To move the center of gravity even closer to the ground, the engineers lowered the suspension of the GT2 by three-quarters of an inch. But with yours truly, the photographer, and all the camera gear on board, the center of gravity actually hit the road hard whenever the surface got bumpy and when the car stretched its legs in the wake of a brow or a humpback bridge. But then, this 911 doubles as a weekend racer; the suspension allows one to adjust the camber in front and the ride height, camber, and castor in the rear, in case you want to use slicks. The suspension was, by and large, taken over from the GT3, but the spring and damper rates are even tauter. Porsche has used zero-compliance uniball joints in place of some rubber bushings. Through high-speed autobahn esses, this rock-hard and rock-solid setup is great, but on secondary roads, the front end pitches too much. Particularly through fast, undulating corners, the nose of the car tap-dances like Fred Astaire, and even a tight grip on the steering wheel cannot overcome unwanted sidesteps. “You must trust the GT2,” says Kristen. “Maintaining the chosen line can be hard work, but in the end the car will always deliver and pull through.”
Like the tires, the Porsche Ceramic Composite Brakes (PCCB) are at their best when they have reached their working temperature. Drilled, ventilated, and larger in diameter than the iron rotors of the 911 Turbo, the ceramic discs are straddled by powerful six-piston calipers in the front and by four-piston calipers in the back. Fed by large cooling ducts, these brakes respond more quickly (especially in the wet), are virtually immune to fade, and are 50 percent lighter, totally corrosion-resistant, and, allegedly, almost indestructible. Thanks to a 25 percent higher coefficient of friction, the initial bite is so tenacious that you have to tighten your neck muscles when you engage the center pedal. From 190 to 0 mph, PCCB reduces the stopping distance by 29.5 feet, or about two car lengths.
On a couple of occasions, we managed to push the 3600-cc boxer engine right up to the redline in fifth, shifted into sixth gear at 160 mph sharp, relished the awesome urge when the two turbos kicked in again, and watched the digital boost pressure readout jump back to the 14.5-pounds-per-square-inch maximum. Between 0 and 80 mph, there is hardly any difference between the Turbo and the GT2. But, as the engine and road speeds in-crease, the rear-wheel-drive car enters a class of its own. From 0 to 125 mph, for instance, the GT2 is a staggering three seconds faster than the Turbo, needing just 12.9 seconds to get there. From 0 to 100 mph, the GT2 will run with a Ferrari F40 or F50(!).
Like the over-the-top 911 GT1, the GT2 flat-six uses a lightweight split crankcase, high-strength Nikasil-coated pistons, and dry-sump lubrication. Like the 911 Turbo, it features VarioCam Plus, which is Porsche-speak for variable intake valve lift and timing. On paper, both Turbos average an identical 18.2 mpg. In real life, however, our GT2 returned a less impressive 13.0 mpg–and that was without really trying.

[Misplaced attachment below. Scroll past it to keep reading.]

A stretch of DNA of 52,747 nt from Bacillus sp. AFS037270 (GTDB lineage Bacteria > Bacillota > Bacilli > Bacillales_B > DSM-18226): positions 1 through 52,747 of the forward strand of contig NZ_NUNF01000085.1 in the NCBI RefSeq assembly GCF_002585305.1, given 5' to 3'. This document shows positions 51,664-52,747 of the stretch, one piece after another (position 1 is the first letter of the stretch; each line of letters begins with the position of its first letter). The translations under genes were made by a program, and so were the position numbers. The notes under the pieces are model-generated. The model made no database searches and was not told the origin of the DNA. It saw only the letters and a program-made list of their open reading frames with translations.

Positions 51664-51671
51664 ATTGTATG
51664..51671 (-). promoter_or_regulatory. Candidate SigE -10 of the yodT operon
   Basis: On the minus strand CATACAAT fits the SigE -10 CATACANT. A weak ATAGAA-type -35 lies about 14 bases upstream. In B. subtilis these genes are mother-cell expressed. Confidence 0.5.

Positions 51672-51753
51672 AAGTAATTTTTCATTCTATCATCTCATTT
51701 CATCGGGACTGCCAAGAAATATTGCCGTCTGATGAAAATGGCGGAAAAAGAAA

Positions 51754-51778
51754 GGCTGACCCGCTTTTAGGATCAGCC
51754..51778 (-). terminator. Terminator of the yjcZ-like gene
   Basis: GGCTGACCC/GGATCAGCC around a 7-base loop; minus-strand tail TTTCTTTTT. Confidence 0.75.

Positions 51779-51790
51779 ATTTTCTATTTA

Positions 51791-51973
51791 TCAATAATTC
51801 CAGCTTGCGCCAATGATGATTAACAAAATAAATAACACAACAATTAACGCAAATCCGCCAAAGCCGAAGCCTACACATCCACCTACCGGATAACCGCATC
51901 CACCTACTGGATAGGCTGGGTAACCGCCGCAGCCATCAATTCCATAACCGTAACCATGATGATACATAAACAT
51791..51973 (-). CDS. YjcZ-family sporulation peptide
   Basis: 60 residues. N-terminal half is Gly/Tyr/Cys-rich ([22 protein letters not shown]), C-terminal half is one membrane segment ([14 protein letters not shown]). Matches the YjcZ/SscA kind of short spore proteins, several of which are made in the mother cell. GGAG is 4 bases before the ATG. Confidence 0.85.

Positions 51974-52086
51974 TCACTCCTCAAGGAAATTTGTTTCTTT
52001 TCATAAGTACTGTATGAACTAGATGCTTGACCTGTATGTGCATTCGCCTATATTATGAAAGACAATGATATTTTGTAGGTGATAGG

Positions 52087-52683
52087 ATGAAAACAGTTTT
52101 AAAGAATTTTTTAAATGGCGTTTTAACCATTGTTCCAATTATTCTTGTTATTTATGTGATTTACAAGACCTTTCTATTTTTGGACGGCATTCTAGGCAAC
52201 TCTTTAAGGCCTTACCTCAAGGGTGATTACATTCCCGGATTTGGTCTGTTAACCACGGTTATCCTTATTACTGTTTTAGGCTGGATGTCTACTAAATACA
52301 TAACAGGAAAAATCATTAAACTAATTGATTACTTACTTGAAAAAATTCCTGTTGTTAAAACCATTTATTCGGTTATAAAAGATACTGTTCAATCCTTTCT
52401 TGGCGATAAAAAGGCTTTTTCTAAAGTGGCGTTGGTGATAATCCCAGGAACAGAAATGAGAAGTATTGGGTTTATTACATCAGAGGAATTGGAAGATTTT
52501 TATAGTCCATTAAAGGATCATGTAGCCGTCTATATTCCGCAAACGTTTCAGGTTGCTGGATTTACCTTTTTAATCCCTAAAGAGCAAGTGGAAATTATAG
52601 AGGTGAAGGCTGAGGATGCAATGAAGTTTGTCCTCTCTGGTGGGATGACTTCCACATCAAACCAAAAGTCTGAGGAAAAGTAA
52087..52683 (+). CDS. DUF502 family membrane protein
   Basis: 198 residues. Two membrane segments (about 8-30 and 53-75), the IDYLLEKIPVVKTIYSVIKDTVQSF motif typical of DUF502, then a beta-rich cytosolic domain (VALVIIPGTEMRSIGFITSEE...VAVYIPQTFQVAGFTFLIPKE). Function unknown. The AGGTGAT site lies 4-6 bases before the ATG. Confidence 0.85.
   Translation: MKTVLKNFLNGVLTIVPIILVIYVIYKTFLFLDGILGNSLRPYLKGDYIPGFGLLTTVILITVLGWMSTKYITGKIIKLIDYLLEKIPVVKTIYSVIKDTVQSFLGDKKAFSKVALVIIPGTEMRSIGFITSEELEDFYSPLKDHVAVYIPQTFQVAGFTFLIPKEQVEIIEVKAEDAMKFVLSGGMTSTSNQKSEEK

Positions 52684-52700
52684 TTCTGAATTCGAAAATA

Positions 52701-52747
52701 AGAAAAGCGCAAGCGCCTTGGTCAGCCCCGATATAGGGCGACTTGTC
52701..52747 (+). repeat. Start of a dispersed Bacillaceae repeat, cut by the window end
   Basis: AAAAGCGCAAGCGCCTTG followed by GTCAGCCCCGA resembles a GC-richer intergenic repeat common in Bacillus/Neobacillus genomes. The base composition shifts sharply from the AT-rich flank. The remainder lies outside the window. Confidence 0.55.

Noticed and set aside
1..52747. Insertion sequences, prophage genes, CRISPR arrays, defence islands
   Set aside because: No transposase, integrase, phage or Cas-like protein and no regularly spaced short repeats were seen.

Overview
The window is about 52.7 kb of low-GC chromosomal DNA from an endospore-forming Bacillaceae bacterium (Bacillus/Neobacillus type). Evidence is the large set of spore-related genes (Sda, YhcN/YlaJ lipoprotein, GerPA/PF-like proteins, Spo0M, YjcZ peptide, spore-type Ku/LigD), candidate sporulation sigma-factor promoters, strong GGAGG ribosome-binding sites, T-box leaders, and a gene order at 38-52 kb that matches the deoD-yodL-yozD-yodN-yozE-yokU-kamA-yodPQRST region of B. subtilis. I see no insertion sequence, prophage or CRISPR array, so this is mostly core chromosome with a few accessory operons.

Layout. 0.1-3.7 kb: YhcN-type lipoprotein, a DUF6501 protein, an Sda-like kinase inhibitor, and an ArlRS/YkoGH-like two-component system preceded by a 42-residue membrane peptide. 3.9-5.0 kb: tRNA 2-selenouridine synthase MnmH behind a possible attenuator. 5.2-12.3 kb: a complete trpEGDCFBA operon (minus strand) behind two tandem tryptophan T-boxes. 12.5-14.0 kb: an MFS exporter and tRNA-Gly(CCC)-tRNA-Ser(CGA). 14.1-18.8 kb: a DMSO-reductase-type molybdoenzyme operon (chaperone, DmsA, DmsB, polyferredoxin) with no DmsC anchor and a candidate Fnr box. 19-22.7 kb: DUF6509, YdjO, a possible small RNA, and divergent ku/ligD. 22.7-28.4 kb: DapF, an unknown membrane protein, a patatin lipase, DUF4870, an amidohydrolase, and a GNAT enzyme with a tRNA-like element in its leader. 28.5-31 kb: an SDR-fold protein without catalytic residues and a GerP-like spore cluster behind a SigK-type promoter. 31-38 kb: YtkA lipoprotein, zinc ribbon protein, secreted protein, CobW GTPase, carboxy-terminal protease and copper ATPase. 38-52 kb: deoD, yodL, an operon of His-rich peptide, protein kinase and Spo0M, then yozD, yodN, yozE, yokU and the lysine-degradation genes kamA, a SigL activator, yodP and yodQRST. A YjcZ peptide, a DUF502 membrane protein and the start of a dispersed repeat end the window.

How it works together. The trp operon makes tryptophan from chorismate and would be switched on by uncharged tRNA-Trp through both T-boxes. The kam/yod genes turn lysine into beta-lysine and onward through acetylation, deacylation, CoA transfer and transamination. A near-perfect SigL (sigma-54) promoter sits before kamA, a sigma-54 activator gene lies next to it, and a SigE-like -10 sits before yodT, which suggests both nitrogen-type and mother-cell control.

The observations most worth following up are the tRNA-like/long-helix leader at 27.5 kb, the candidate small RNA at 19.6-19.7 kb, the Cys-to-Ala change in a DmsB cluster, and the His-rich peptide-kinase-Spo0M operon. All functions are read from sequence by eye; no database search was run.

Despite a monstrous rear wing and a low-riding front air dam, the drag coefficient of the GT2 has increased to 0.34 from the Turbo’s 0.31. This increase results mainly from the bigger air intakes that channel more air to the brakes and to no fewer than three radiators and two intercoolers. The key aerodynamic improvement over lesser 911s is the larger center intake that guides air through the main radiator before sending it through a full-width duct to vents between the nose cone and hood. This substantially increases front-end downforce and, at the same time, reduces the amount of air that passes between the road and the floorpan by an impressive 60 percent. The ground-effects front end pays off at speeds of 80 mph and above, tying the nose down in a thoroughly convincing manner.
Unlike the Spartan GT3, the 3175-pound GT2 is kitted out with air conditioning, full leather trim, a CD stereo, power windows and door locks, and driver and passenger front and side air bags. To save weight, the rear seats have been replaced by an uneven but carpeted shelf that occasionally acts as an on-board echo chamber. The spare tire is also conspicuous by its absence, the trunk accommodates a token 3.9 cubic feet, and the fuel tank of the U.S. version can swallow only 16.9 gallons. Priced at $179,900, the GT2 is not a limited-edition special. If the demand justifies it, Porsche can build up to 900 units a year until the end of 2005, when the 911 Turbo will be discontinued.
There are some pretty rational arguments against the GT2. For the same money, for instance, you could get a Carrera 2 and a Turbo. Plus, the GT2 is really too demanding to use as an everyday car. I actually prefer the now superseded naturally aspirated GT3, but perhaps I’m getting old. On the other hand, there is nothing as satisfying as getting it right in a car as raw and visceral as the GT2. And when you sit down and look at the numbers, this car’s performance is right up there with the hyper-expensive supercars of the Nineties such as the Ferrari F50 and the Jaguar XJ220. Since it’s so much more wieldy and usable than those machines, maybe it’s not so irrational after all.